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Shifting Gears

The demand for sub-10 lakh rupees passenger cars is picking up fast as life returns to normal post-Covid. But there are many inherent challenges facing the automotive manufacturers

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The last five years have been a one hell of a bumpy ride for India’s domestic automotive sector, completely devoid of any charm and cheer. Passenger vehicle sales over the years have largely been a tale of setbacks for the carmakers. The outbreak of the corona virus only added to the misery in the last two years. 

But now, there is a faint but positive hope, especially for the four-wheeler makers. For the financial year ended 31 March 2022, the auto industry notched up sales of nearly 3 million passenger cars, which was more  than 13 per cent higher compared to 2020-21. Back then, 2.71 million units were sold. 

In actual terms, the passenger car market in India is back to the level of 2016-17. It’s not just the overall numbers that are giving positive vibes to the domestic carmakers. There are some other bright spots as well. For instance, Maruti Suzuki, India’s largest carmaker sold 1.36 million passenger vehicles during FY22, or 3 per cent higher than last fiscal. The silver lining here is that Maruti exported 2.38 lakh units in FY22 -- the highest so far in any financial year. 

The newly appointed managing director and chief executive officer for Maruti Suzuki India (MSIL), Hisashi Takeuchi said: “These export numbers are a reflection of India’s manufacturing potential and the acceptance of India manufactured vehicles all over the world.” And he is right. 

Overall, the domestic wholesale volumes also showed a 6 per cent growth on a sequential basis. “In March 2022, domestic wholesale volumes at about 320,000 units represented about 6 per cent growth on a sequential basis and only a marginal 0.4 per cent decline on y-o-y basis,” Rohan Kanwar Gupta, Vice President & Sector Head - Corporate Ratings, ICRA said. For the fiscal year 2021-22, the overall growth in passenger vehicle sales stood at 13 per cent compared to the previous fiscal. 

And this happened despite some serious supply chain bottlenecks including constraints on chip availability. Maruti’s rival and the second largest carmaker Hyundai Motors India posted a growth of 2 per cent in domestic sales to 4.71 lakh units. Overall, it clocked a 6 per cent growth in sales for FY22 selling over 6.10 lakh units. Hyundai’s exports jumped by 23 per cent for the entire fiscal.


SUVs Pushing Sales

Riding on the success of their sports utility vehicles (SUV), carmakers Tata Motors and Mahindra & Mahindra performed very well in FY22. Tata Motors’ FY22 sales, including those of its electric vehicles, grew 67 per cent compared to the previous fiscal year. It touched a record 3.70 lakh units. The company’s EV production was 353 per cent higher than the previous year at 19,106 units.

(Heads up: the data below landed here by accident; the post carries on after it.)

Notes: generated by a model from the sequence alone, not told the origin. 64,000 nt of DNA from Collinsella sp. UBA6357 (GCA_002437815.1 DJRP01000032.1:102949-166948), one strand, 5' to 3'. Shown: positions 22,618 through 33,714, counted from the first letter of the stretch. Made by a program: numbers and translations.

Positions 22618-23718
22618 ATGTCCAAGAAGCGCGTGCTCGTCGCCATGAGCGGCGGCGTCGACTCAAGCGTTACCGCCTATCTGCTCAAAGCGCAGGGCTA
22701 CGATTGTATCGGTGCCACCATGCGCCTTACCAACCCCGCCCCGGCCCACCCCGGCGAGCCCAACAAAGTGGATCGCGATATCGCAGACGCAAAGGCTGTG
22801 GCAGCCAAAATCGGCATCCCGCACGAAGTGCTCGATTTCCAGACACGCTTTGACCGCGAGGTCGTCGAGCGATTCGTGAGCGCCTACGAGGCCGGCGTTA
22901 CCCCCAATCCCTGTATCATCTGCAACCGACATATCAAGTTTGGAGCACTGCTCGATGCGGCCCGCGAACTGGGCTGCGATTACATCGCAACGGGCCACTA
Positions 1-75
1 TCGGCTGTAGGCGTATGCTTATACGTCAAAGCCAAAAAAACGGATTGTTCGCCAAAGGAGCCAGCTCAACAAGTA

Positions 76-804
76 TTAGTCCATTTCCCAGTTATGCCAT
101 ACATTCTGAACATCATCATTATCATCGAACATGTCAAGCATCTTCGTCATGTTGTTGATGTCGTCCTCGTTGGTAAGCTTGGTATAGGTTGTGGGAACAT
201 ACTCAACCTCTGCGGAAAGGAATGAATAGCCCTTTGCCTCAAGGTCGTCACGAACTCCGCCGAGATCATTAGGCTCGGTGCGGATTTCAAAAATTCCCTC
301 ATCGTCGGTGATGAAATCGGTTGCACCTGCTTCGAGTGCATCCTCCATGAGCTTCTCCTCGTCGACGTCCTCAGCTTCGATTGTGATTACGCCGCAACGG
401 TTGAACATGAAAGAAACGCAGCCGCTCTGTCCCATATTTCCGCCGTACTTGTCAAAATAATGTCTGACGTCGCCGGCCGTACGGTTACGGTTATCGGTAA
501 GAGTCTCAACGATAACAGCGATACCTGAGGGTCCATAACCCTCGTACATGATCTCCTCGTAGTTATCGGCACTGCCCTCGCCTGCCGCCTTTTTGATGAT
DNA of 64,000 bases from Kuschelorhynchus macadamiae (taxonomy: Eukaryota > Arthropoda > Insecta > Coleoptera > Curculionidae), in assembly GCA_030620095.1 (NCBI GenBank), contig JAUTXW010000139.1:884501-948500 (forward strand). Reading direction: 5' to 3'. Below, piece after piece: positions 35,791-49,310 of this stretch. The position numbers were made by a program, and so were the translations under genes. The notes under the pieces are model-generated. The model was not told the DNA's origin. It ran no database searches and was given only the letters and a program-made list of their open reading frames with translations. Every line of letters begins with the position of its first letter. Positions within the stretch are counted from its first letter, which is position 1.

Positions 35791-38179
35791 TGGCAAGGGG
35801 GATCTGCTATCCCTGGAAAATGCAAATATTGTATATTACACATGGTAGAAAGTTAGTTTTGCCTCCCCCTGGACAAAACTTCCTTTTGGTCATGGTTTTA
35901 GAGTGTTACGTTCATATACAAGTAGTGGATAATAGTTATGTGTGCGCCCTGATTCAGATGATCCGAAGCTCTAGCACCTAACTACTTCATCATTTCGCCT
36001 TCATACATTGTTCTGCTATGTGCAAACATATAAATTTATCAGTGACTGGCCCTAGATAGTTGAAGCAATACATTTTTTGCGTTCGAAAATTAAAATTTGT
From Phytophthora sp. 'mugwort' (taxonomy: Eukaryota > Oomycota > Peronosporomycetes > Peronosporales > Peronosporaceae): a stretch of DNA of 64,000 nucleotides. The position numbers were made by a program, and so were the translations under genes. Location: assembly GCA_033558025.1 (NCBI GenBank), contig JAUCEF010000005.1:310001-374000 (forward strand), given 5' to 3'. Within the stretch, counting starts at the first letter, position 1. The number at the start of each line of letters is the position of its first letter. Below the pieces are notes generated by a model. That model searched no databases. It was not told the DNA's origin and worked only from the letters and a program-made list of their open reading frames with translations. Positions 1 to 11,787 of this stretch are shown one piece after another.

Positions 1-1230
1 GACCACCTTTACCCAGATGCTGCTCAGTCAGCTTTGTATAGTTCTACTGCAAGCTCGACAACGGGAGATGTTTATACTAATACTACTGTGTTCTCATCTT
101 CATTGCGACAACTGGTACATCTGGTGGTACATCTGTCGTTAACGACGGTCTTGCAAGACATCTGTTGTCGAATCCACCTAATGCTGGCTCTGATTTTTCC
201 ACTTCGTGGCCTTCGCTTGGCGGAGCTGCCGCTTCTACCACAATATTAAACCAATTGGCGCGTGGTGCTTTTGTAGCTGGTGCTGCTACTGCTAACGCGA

The March sales numbers for Tata Motors were also excellent, posting a 43 per cent growth over the year ago sales numbers for March. On market challenges Tata Motors seems cautious. Shailesh Chandra, Managing Director, Tata Motors Passenger Vehicles and Tata Passenger Electric Mobility said the company will continue to monitor the evolving situation closely. “We are refining our agile, multipronged approach to continue to fulfil customer orders,” he added.

On its part, M&M said it clocked wholesale dispatches of SUVs at 27,603 units in March, 65 per cent higher than the same month last year. “Demand continues to be strong, even as we remain watchful of the global supply chain and take appropriate action as required,” Veejay Nakra, Chief Executive Officer, Automotive Division, M&M said. Of course, semiconductor shortages coupled with the ongoing war between Russia and Ukraine and the rising fuel prices may act as points of major concern in the coming months. 

The industry, however, is keeping a close eye on all developments. “We expect supply chain problems to persist this quarter,” Shashank Srivastava, ED, MSIL said. Maruti numbers also throw up some interesting facts. Without counting the SUV segment, MSIL has a market share of over 65 per cent. But taken together with SUVs, it comes down to 43.4 per cent (used to be above 50 per cent for several years before). However, since the SUV segment is now almost 40 per cent of the overall market and growing, the overall share of the hatchback segment has come down to around 38 per cent.


Price Rise?

It is no secret that in order to tackle the massive challenges, all carmakers kept increasing the prices, sometimes each successive month. This started happening from the middle of 2021 when the demand was rock bottom, the input prices were on the upswing and the carmakers were operating at around half their capacity. 

The situation started to improve from festive period but at a snail’s pace. Is there another price hike on the anvil? “The possibility is there. That is also one of the last measures. Fortunately, things are looking up and there are some exciting new offerings in the pipeline. Let us keep our fingers crossed,” said a senior marketing executive of a leading carmaker. We hope that the bright sparks will continue for now and the challenges would be aptly tackled by our carmakers.


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Magazine 23 April 2022 automobiles